Nas, the conscious rapper, tries to make reason out of rhyme when he talks about Barack Obama, Robert Mugabe and what it really means to be a n*gg*r on his new album. With intentions to name his ninth album N*gg*r, Nas was looking to make more than a musical statement. Ahead of his exclusive performance in SA last weekend, the US rapper spoke to Helen Herimbi about his music, history and Robert Mugabe.

When Nasir “Nas” Jones was just a teenager he released Illmatic, an album that changed the face of hip-hop and gained classic status. No small feat considering that this was the young Queensbridge emcee’s debut offering.

It’s lauded for its poetic style and realistic look at his society. Fourteen years later – and not without straying to the bragging bling rhetoric a little – Nas is still the conscious rapper who has become a household name.

So when I heard Nasty Nas would be in the country for a one-night only performance at a secret location in Durban last week Saturday, I had to pin the living legend down for a one-on-one.

And with a controversial proposed title for his forthcoming album (due in mid-July), this was the perfect time to quiz Escobar on his ever intensifying guerrilla warfare outlook.

“My album will no longer be titled N*gg*r,” he tells me a few hours before his performance.

“It’s now going to be called Untitled. I settled for that name, because I needed it to get to the stores. And there’s no other title fit for it other than the original title. I’d rather have no title than change the name of the album.”

Although he admits that “it’s definitely in my DNA or nature to be someone who questions things and if that’s me pushing the envelope, then yeah, that’s what I do,” n*gg*r does seem to be a rather loaded word under which to name his art.

But his reasons for the derogatory moniker are warranted. He explains: “In the hip-hop generation and just with black culture and movies and stuff, a lot of words where the original meaning was horrible, have been changed around. Like n*gg*r has a horrible meaning, but what black American culture has done with the word is that we’ve taken the evil out of it and made it a plaything to just throw around.”

“Whether good or bad, that’s what it’s become. So I think that when people see a lot of actors use the word, and even now in rap music, it becomes a word that people outside of the African-American community think lightly of.”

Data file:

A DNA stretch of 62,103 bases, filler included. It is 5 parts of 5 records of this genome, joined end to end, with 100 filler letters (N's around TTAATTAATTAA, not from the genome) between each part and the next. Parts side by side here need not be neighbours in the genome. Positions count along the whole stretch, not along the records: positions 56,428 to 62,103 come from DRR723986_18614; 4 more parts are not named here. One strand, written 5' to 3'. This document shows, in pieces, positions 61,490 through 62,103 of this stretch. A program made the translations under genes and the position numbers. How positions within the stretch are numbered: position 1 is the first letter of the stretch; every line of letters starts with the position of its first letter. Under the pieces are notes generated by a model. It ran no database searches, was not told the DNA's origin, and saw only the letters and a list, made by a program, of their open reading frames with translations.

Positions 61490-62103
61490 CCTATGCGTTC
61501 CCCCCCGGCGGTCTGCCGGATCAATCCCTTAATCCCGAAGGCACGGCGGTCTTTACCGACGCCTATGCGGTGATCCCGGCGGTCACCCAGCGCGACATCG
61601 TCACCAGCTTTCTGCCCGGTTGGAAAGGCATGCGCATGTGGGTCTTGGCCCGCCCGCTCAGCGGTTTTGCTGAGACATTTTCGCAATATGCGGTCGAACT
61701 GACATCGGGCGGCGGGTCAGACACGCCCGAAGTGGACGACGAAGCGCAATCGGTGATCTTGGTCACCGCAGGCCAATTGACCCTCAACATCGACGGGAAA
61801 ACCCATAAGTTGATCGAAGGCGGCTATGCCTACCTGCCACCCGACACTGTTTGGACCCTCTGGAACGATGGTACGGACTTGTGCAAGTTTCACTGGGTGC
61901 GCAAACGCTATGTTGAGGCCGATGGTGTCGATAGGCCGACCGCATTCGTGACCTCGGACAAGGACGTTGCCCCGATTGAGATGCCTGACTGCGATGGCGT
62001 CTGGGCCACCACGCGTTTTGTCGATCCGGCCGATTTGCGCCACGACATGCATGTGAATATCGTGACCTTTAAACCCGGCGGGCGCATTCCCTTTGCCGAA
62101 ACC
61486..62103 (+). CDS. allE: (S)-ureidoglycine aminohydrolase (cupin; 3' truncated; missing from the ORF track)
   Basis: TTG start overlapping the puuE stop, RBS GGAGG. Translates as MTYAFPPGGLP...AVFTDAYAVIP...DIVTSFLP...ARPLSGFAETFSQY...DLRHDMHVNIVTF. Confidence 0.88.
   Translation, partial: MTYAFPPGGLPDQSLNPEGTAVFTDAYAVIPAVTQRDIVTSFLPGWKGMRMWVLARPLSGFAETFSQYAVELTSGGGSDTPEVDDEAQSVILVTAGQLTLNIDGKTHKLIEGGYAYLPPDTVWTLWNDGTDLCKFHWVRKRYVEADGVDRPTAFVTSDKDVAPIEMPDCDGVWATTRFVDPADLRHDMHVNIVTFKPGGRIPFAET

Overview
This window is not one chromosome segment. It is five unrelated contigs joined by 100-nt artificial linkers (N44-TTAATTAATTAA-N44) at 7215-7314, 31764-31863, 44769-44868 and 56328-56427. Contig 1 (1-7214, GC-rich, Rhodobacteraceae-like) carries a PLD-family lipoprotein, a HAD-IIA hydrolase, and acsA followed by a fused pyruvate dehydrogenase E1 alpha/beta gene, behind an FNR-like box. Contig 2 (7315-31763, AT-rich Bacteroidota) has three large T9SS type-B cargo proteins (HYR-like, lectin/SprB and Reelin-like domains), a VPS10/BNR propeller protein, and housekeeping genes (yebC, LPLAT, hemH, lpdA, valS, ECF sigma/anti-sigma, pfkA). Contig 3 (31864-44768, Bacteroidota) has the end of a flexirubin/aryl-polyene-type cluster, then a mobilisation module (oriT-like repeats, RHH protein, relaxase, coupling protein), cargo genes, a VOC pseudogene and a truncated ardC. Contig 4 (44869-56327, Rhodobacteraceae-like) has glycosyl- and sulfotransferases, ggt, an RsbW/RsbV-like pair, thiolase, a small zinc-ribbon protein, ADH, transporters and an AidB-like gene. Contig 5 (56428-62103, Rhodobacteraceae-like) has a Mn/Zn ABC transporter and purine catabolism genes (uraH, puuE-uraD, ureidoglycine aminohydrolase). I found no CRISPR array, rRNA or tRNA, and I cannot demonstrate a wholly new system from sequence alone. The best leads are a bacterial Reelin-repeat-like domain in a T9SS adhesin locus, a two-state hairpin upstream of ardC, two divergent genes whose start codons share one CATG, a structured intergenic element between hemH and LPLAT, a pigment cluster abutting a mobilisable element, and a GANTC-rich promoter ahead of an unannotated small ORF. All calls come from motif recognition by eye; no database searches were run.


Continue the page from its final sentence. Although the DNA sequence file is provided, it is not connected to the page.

As a result, it appears that everyone, irrespective of race, “assumes that they are niggers. White n*gg*rs. Wiggers. Even Latinos.”

His black cap threatens to cover his sunglasses and he tugs at his white tee as he reclines on a plush couch. He smiles, “And in a way they became n*gg*rs without even knowing it.”

“Because, if you think about the way that the world works and all the wars going on, they don’t have a clue to the reality of being a n*gg*r at all. Someone told me before that the only reality that there is is the reality we can’t see. This is my way of saying, ‘alright you want to be a n*gg*r? You want to sing the rap songs? Well let’s see how you’ll really feel about it if you really experience what we go through on a daily basis.’”

This is the experience that the One Mic rapper tries to convey within his energetic – albeit nostalgic – performance later that night and through Untitled with songs like Hero and Black President. The latter was inspired by Democratic presidential candidate Barack Obama.

“On Black President I’m speaking from the standpoint of someone who doesn’t really trust politics,” he shares. “I come from a place where politics have always been this scary beast.”

And Nas feels that since “politicians and presidents just don’t care about the inner cities,” he should show that he cares through his music.

This is how the rhymes for a scathing attack on Zimbabwean President Robert Mugabe in Damian Marley’s Road to Zion came about. Nas lifts his cap, “Mugabe being re-elected as president is almost like Bush being re-elected. I feel like there just needs to be a change throughout the world. Not just in America, where we have Barack Obama.”

During his super-charged performance, Nas asks the crowd whether they like Obama, but it seems their state of euphoria cannot be altered by the mention of politics. They’ve waited too long to witness God’s Son in the flesh, so for over an hour nothing else matters.

One night. One mic. One Nas.

This article appeared in Tonight on 9 July 2008.